Like every story, every relationship ends differently. And like every story, every relationship is defined by its ending. One could lose touch and drift. One could fight bitterly and sever ties, knowing that there is nothing to save anymore. Or, one could, after fighting bitterly, reconcile. But at a time when most conversations play out on our mobile screen, an argument is mainly reduced to a furiously-typed Twitter retort and the loud thud of a door hastily closed is echoed in the swift blocking thereafter. Willful escapism has emerged as an unforeseen adversary to confrontation, nullifying any possibility of salvaging or terminating ties. It not only ensures that the door remains closed but also deafens the sound of knocking or pleas to open it. This obdurate refusal to engage and acknowledge the presence of another famously referred to as the ‘cancel culture’, has proven to be effective to turn one’s face away from artistes who have disappointed us, even invalidate the trolls that annoy us. But it has, concomitantly, also taken away an essential part from those relationships we have forged over carefully-planned meetings and shared secrets- the need to fight for it. The most frequent and severely affected casualty being friendship(s).
A romantic relationship seldom ends, it dies. People leave or are left behind. Some fall out of love. In such cases, holding on to it merely aggravates the pain, and perhaps even bitterness. A complete cessation of ties can be the first step towards healing. ‘Cancelling’ can cure. But in friendships the promises extracted differ, so does the envisioned ending. The idea is not to end up together but to stand next to your friend and witness them ending up with someone they love: the foundation based not in the hope of a shared future but of reaching out to one another when that hope seems to be fizzling out. One fights not to prove they are right but to admit that each was right in their own way. Fighting in friendship then is akin to fighting for it, a disguised attempt to retaining ties. It is inevitable, imperative. The prevalent cancel culture — with its lure of an easy solution in the form of a potential avoidance of any conflict — goes against its very grain.
The concept is baffling and I often wonder how shows and stories that celebrate friendships, remembered for their portrayal of it would have ended if they were posited in this cancel culture. The one that comes most frequently to my mind is Sex and The City, an engaging and rather enjoyable six-season series about four women (Carrie, Miranda, Samantha and Charlotte) in New York City, each mired in their own personal hassles and each holding on to the other to sail through them. There are several affecting moments highlighting their bond but the show has aged well for accounting for their disparate personalities, making space for them to disagree, to disappoint and be disappointed with each other.
Carrie’s unfailing attraction towards Mr Big and her friends’ disapproval of it is a recurrent theme in the series. But there is one particular scene that assumes more relevance when re-watched with today’s hyper-aware lenses. Carrie (Sarah Jessica Parker) and Miranda (Cynthia Nixon) are at a thrift store when the former, after some hesitation, shares how she is planning to meet Big later. The narrative arc of the scene — a concerned friend cautioning the other and then helplessly lashing out — is repetitive, all too familiar. But it is the subsequent argument that makes it memorable. “What will you do Miranda? You will cut me off from your life like you did with Steve?” Carrie asks, preempting the cancel culture, but doing so not as an apprehended threat, rather as an outlandish affront. Carrie, being hurt, tries to hurt back. The scene reaches a fitting conclusion with the reaction it elicits from Miranda — an incredulous “What!” Her disbelief perversely gladdening Carrie.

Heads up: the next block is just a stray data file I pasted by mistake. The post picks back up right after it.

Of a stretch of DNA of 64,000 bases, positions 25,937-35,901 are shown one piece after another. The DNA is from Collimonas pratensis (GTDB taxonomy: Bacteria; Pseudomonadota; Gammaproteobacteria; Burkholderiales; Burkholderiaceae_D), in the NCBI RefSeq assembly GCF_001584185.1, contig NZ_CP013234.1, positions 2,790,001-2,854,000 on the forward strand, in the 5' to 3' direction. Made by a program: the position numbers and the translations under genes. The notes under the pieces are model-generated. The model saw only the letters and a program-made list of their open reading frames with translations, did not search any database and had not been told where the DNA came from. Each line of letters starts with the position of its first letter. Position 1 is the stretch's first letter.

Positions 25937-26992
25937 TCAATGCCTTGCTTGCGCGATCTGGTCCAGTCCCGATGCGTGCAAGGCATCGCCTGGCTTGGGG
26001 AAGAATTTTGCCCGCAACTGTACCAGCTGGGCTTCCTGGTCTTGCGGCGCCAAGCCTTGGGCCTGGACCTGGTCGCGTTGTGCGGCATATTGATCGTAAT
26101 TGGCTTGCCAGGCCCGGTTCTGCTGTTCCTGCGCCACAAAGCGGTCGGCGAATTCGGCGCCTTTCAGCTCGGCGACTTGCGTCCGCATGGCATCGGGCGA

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The series might have had ended with Carrie and Big ending up together, but it is the image of the four girls — their heads slightly tilted and laughing without a care in the world — that remains an enduring reminder of it. That is the ending we remember. Maybe, so do they.
Resolutions in fiction is an easier proposition. They are not sought for, they are manufactured. Things in real life, involving real people, run the risk of getting incredibly messy. But this also makes the friendship real, the hands held in times of need, tangible. There could hardly be a more compelling incentive to fight harder for it. I write this looking back at an unremarkable afternoon this April when a friend had come to talk with marked urgency. “Do you think I should message her?” she had asked, bashfully. The ‘her’ in question was her college friend she had exchanged unkind words with, a few months back. Blocking on social media had followed from both ends. Cancelling had happened. I am not sure what had triggered her sudden introspection, but there she was ready to give her friendship another chance. Later, she had called to inform she had messaged after all, and that they had reconciled. It was far from being dignified. More unkind words were exchanged that afternoon but amidst the mutual tirade — without deliberation or intent — familiarity had spilled.
One can always argue that not all friendships are worth fighting for. The expected and no less pertinent counter-argument remains — some are. And in those cases, a flippant cancelling can obliterate hope when there still exists some, cause a premature fissure. The trick perhaps is to remember which one is worth fighting for and which one is not, which one to open door to after an argument, and which one to lock it after. Friendship, like any other relationship, is defined by its ending. All stories do not and should not end in the same way. Likewise, all friendships which threaten to be falling apart should not to be indiscriminately cancelled.